Bodhidarma was the 28th patriarch of Indian Buddhism. After he settled down in Shaolin Monastery, he practiced mediation in concealment in a stone cave in the vicinity of the monastery for nine years. There he sank into perennial meditation until he completed his formulation of the system of Zen tenets, which is based on dhyana. Therefore he is acclaimed as the 1st patriarch of the Zen sect. The name of his successor is Huiko, reputed as the 2nd patriarch. Huiko was succeeded by Sengcan as the 3rd patriarch. Daoxin was conferred the title of the 4th patriarch after Sengcan's death. Then Hongren became the 5th patriarch, who was succeeded by Huineng as the 6th patriarch. Brilliant talents and charismatic personalities of these six paramount leaders of the Zen set combined to open out an unrestrained development of the Zen sect in China. After the 6th patriarch, five schools diverged out of the Zen sect which was at that time the largest and most powerful Buddhist sect in China.
In the parlance of the Zen sect, "Zen" means "meditation". According to Yogacara, "meditation is such a mentality, in which one makes his cogitation focus on a point by first seeking to rid his mind of all impertinent and straying thoughts." In vernacular terms, dyana (which was later transmuted into Zen of Chinese Buddhism) may be interpreted as a system of theories, which was evolved for the purpose of inducing a dhyana devotee to concentrate his mental activities on ruminating just one topic. In the case of Zen , once a Zen devotee has developed the habit of concentrating or controlling his mind at will, a new mental faculty would be created in him. To develop such a habit, a devotee may try either of the two methods of "breath-counting concentration" and "introspective concentration". Either method is intended for enabling a devotee who practices Zen tenets to control his mental activities at will. The Zen doctrine requires a Zen devotee to become not only completely blind, deaf, and benumbed to all his surroundings but also completely placid inwardly when he is in a perfect state of meditation.Therefore practicing Zen entails virtually very straining mental exertion and, if such mental exertion is valid, can cerate a sort of mental subtlety in a Zen practitioner.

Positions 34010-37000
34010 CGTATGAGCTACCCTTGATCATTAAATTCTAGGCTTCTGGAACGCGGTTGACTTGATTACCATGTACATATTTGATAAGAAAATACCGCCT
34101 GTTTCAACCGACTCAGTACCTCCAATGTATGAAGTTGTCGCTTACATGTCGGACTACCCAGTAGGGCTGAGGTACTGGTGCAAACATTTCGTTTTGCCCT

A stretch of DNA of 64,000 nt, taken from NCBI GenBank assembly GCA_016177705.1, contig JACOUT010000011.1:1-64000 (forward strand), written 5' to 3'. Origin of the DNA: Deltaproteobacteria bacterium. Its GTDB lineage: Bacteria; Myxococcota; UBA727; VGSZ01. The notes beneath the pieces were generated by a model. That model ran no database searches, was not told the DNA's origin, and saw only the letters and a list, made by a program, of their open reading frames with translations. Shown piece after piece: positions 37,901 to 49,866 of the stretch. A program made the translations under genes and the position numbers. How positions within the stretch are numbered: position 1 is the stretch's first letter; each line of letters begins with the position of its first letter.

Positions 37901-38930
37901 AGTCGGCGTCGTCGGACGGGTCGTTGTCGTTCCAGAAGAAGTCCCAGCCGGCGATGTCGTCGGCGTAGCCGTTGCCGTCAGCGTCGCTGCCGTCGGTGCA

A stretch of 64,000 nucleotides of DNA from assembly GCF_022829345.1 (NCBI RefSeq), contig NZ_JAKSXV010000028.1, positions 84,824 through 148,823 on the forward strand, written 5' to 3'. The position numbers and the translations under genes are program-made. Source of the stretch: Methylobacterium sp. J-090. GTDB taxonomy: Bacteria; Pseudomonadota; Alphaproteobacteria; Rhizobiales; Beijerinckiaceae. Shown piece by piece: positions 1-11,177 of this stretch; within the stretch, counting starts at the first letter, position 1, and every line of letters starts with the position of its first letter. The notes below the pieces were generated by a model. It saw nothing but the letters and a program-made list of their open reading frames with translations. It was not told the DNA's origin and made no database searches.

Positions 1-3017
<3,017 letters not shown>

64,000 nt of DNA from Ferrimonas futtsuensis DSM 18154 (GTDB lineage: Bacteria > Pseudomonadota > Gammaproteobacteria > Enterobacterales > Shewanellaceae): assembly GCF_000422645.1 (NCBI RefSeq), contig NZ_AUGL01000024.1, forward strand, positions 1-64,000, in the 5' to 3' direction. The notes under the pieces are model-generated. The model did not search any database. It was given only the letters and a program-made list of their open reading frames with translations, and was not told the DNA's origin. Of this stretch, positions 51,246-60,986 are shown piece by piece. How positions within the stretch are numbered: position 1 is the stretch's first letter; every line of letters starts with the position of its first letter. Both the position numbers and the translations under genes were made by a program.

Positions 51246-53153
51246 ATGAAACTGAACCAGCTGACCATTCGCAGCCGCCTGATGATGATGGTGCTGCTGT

The basic doctrines adhered to by the Shaolin school of the Zen sect are completely in line with the basic doctrines formulated by Buddha himself. The policy laid down by patriarchs in the history of the Zen sect for propagating Zen basic doctrines is unique and independent. The ultimate goal expected to be reached by a devotee of the Shaolin school is his final discovery of his svabhava through the Zen transcendental meditation regularly performed by him. Besides, the Shaolin school of the Zen sect distinguishes itself from other schools of the Zen sect in its adherence to the principle of integrating doctrinal inculcation of the Zen tenets with Shaolin gong-fu training. So far as the monk population of Shaolin Monastery is concerned, their primary task is receiving education in Zen and practicing meditation. They have a secondary task to fulfill too, which is undergoing Shaolin gong-fu training. In order to practice meditation properly a Shaolin monk needs to regulate his mind by banishing from it all thoughts so that he can have peace of mind fit for receiving Zen inculcation and practicing meditation. On the other hand he has to keep himself fit so that he can carry on his primary task of pursuing Zen tenets study and practicing meditation well. For that purpose he must receive Shaolin gong-fu training. However, in no circumstances he is allowed to make progress in gong-fu training at the cost of his achievement in Zen tenets study or meditation. Zen is the source of life, vitality, and wisdom. At the base of the universe does rest Zen.